Researchers developed a novel test that detects gluten immunogenic peptides in urine, the levels of which were found to correlate with mucosal damage in patients with celiac disease, according to data presented at UEG Week 2015.
In a clinical trial, León and colleagues collected urine samples from 76 healthy individuals and 58 patients with celiac disease, and tested the samples for gluten immunogenic peptides using this method. Samples were collected at different time points during which participants were subjected to different dietary conditions.
“The results were quite striking,” León said. “About half of the celiac patients on a gluten-free diet studied had detectable amounts of gluten in their urine. Secondly, there was a very good correlation between the presence of these levels of urinary gluten and mucosal damage.”
Gluten immunogenic peptides were detected in concentrated urine samples from healthy individuals as early as 4 to 6 hours after consuming gluten, and remained detectable for 1 to 2 days after a one-time consumption of gluten following a gluten-free diet washout period. The gluten immunogenic peptides were detected with high sensitivity at levels as low as 50 mg gluten. The test appeared to show nonadherence to gluten-free diet or gluten contamination in the patients with celiac disease, given the aforementioned detectable gluten immunogenic peptides in the urine of celiac patients.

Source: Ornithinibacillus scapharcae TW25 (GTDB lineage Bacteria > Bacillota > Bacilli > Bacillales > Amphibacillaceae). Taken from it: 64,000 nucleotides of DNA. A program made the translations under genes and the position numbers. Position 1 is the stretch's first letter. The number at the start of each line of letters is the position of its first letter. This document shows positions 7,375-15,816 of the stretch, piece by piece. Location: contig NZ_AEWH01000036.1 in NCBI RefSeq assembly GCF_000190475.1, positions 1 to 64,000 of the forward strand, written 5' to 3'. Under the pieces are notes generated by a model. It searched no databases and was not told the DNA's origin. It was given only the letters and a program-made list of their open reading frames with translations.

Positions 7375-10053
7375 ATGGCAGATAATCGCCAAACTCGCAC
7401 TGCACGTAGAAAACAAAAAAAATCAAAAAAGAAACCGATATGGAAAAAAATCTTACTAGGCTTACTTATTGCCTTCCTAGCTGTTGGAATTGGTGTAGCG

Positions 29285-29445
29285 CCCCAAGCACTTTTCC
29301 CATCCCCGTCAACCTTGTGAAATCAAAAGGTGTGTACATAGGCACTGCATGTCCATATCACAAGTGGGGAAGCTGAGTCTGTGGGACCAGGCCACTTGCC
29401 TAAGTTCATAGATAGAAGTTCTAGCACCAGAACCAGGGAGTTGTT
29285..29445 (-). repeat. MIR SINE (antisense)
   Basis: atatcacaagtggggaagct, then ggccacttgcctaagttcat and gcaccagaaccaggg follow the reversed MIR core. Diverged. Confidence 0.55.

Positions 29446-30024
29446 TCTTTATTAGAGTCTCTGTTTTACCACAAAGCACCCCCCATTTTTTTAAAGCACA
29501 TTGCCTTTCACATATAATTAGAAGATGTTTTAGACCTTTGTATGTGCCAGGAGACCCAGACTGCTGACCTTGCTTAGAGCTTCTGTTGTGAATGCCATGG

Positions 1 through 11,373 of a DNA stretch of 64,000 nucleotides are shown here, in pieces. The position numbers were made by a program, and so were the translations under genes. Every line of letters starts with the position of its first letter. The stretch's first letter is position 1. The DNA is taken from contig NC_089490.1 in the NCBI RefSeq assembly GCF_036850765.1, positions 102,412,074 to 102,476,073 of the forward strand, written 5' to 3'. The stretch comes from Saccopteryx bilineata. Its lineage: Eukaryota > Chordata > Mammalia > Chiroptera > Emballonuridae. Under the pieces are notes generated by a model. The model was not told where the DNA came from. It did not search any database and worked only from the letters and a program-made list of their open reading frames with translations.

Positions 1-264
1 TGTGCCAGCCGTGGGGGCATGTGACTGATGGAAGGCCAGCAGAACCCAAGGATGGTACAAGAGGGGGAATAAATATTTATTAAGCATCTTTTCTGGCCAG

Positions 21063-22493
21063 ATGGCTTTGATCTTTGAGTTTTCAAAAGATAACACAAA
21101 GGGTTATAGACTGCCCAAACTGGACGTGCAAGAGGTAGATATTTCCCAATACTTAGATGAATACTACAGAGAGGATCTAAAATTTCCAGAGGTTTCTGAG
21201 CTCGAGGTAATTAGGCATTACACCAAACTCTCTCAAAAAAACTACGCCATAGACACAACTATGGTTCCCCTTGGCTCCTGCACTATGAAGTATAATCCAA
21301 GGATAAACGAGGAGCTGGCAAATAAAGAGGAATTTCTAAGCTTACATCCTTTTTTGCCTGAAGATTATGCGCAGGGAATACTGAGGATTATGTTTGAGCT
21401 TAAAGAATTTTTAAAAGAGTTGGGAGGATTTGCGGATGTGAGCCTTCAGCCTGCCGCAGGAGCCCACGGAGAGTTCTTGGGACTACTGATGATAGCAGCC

Furthermore, urinary gluten and mucosal damage in celiac patients was found to correlate; a retrospective analysis of duodenal biopsies in 27 celiac patients showed 90% with no villus atrophy did not have detectable gluten immunogenic peptides in their urine.
“Most patients found to have gluten in their urine [met] Marsh 2 or Marsh 3 [criteria], which is a histological definition of mucosal damage,” León said. “Another interesting clinical aspect of measuring gluten in bodily fluids, in this case in studies done in feces, is that the positivity increases with age, suggesting that children are well controlled, but as patients become teenagers and [move] into adult life, they’re less able to control their diet. Interestingly, in these studies, boys were much less compliant than girls in following the gluten-free diet.
“We are excited about this test because [once approved, celiac] patients will potentially be able … to control their intake of food, better manage their diet and more precisely identify contamination with gluten, hopefully improving their ability to avoid it,” León said.
The researchers concluded that the test will also be useful in therapeutic research of novel non-dietary approaches to celiac disease, which will come handy for over a dozen start-ups developing therapies for celiac disease at this time. – by Adam Leitenberger
de Lourdes Moreno Amador M, et al. Abstract OP013. Presented at: UEG Week; Oct. 24-27, 2015; Barcelona, Spain.
Disclosures: Francisco Leon reports he is a stockholder in Biomedal and Celimmune.